On the flood-prone river islands of Bangladesh, everything is portable. The islands, known as “chars” (pronounced chors), are formed of silt and sand carried down from the Himalayas by the Brahmaputra river. Global warming is accelerating the melting of glaciers, increasing the annual floods. To survive in this ever-shifting landscape, residents of the islands have learned how to be mobile, building houses – and schools – that can be moved at a moment’s notice.
The chars are constantly eroding and re-forming; they have an average lifespan of just 12 years. The average char-dweller will move 25-30 times in his lifetime, either because of erosion, or floods which in bad years can kill hundreds of people and threaten thousands more by destroying the crops they depend on.
It’s mid-November, four months after this year’s floods subsided, and Jamila Begum is still teaching her students in a shed behind her home. The site where her school once stood is now a 5-metre high cliff of sand that drops down into the waters of the Brahmaputra, the world’s 10th-biggest river. Fortunately, Jamila was able to move her school as the river was rising.
The school, run by the Bangladeshi NGO Friendship, was designed to be dismantled and moved quickly and easily. Like the char-dwellers’ reed and corrugated-iron houses, the NGO’s 78 primary schools on the chars are modular. Sections are bolted together, meaning they can easily be unbolted in a matter of hours, and transported by ox-cart or boat. It’s thanks to this construction style that Jamila will soon have her school back.
“When the floods come, they come suddenly”
We have to make our schools portable because we know floods will come. And when they do, they come suddenly. That’s why the building can be dismantled very quickly. All the schools on the chars are built this way. Our school was first built in 2006, at another site on the Chowmohon char, about two kilometres from here. But then there was a big flood in 2008, and they dismantled it. It took about two or three hours to dismantle the building. You just need an electric drill and you unscrew the bolts. But then we needed two or three days to move all the pieces to the new location and another two or three days to rebuild it.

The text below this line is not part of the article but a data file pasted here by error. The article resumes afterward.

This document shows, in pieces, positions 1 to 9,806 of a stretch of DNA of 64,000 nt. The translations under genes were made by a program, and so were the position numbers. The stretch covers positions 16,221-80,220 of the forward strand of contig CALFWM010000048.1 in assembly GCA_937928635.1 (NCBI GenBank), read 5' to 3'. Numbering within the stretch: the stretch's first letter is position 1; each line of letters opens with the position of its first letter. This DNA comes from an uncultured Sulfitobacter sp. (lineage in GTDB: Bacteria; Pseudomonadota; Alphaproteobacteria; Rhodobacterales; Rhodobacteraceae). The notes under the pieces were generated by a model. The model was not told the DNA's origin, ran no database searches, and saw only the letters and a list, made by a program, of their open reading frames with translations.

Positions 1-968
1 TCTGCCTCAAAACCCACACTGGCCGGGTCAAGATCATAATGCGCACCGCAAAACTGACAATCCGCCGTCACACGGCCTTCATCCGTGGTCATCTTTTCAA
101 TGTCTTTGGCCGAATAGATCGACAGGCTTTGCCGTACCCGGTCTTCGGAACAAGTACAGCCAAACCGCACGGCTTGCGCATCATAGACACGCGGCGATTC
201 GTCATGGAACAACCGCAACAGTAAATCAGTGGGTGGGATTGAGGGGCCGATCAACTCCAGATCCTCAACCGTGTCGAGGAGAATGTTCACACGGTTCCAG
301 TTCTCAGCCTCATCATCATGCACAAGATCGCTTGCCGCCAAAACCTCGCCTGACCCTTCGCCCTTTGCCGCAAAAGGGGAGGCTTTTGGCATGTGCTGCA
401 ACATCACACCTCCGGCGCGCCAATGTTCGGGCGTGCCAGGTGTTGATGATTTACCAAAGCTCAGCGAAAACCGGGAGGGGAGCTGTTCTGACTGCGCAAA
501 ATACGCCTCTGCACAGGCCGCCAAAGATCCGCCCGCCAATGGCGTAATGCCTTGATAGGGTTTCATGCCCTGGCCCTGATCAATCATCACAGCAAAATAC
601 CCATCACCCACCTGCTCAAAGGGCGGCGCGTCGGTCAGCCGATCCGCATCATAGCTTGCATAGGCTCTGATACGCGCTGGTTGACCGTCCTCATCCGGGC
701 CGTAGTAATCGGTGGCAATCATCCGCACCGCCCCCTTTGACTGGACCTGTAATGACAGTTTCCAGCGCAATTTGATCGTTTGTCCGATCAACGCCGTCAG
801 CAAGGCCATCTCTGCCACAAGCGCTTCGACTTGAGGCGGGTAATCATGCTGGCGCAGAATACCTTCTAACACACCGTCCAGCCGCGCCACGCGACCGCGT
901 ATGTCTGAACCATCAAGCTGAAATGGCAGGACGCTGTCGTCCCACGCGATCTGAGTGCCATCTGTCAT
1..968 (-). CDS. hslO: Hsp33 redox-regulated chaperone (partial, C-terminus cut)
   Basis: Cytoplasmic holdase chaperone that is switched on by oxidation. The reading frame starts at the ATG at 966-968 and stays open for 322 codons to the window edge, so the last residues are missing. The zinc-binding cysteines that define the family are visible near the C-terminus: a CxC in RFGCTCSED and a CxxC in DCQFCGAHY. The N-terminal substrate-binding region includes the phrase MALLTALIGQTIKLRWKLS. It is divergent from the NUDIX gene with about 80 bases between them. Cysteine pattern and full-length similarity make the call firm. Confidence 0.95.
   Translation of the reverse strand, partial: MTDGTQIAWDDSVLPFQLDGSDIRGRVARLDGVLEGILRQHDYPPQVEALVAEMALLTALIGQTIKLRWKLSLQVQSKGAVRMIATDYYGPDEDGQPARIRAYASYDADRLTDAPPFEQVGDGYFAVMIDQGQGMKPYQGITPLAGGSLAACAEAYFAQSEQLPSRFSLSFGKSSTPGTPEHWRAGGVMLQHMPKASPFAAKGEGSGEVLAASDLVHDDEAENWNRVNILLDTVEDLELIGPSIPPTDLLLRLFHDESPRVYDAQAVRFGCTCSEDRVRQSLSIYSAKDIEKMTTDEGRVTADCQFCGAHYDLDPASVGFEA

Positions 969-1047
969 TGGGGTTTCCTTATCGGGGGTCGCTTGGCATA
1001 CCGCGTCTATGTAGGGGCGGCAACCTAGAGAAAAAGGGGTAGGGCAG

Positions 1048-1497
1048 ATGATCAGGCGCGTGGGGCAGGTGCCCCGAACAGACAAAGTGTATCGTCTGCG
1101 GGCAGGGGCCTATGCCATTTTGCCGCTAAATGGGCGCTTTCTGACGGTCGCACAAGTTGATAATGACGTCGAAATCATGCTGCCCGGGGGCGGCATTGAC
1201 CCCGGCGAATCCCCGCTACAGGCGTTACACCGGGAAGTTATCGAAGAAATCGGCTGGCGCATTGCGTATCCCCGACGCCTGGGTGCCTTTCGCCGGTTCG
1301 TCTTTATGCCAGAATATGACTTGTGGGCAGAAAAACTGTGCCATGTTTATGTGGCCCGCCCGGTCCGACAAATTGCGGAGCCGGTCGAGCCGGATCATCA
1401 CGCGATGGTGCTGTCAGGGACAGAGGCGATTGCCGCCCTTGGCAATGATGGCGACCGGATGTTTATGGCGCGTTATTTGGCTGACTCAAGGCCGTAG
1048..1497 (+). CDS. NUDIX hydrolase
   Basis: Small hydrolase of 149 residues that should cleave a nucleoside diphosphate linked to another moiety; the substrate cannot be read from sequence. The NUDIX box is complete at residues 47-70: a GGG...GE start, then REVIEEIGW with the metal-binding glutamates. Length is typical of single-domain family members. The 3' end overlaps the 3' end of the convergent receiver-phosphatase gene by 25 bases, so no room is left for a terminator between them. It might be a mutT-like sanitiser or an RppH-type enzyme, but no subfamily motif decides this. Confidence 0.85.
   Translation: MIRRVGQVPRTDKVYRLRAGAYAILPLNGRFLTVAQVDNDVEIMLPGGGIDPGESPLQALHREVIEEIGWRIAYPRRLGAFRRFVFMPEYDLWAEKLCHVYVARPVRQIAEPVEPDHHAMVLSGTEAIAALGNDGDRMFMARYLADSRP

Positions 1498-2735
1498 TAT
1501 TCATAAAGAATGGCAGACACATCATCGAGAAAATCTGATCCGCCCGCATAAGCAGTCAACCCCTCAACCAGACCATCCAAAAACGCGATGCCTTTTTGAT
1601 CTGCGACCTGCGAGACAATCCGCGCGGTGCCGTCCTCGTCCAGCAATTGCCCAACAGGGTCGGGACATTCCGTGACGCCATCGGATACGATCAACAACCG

In Rafiqul’s 4th-grade class, all of the children have had to move homes at least once because of the island’s constantly shifting shoreline. One has had to move four times during her 11 years.
“Our new school will be ready soon, but we don’t know when”
When we saw that the floodwaters were rising, we decided to move the school before the waters got too high. I contacted the Friendship central office and they sent labourers to dismantle it. Some of the equipment and structures were taken to my house. Some of it went to the village where they’re going to rebuild it. I’ve heard that they’ve started building the plinth. Our new school will be ready soon, but we don’t know when.
The “plinth” is a foundation that elevates a house by 1-3 metres. It can take 30 people a week to complete, but could save a building from being washed away.
Right now the students are in a shed behind my house. At my school everything had its place. It was organised. Here everything is just thrown together. But I’m a teacher and a teacher’s job is to teach whatever the conditions are. Usually I have a map of the world in the classroom, but not here. It’s there to teach the children about other countries in the world, but I’m like the other teachers here on the chars – I don’t know about the mainland or the capital Dhaka or the rest of the world, so I can’t answer their questions. Also, they don’t ask much because they don’t really have any curiosity about the rest of the world. After 7th grade if someone is curious about the outside world, they’ll go to the mainland to study.
Jamila is unsure of her age because births, marriages and deaths are not registered on the chars. Government agencies – including the police – have no permanent presence on the islands and are seldom seen there. No one knows how many people live on the chars either. Friendship’s Enamul Haque estimates there are 400-450 chars in the Brahmaputra, 250-300 of them inhabited, with populations ranging from 500 to 10,000 on the largest chars.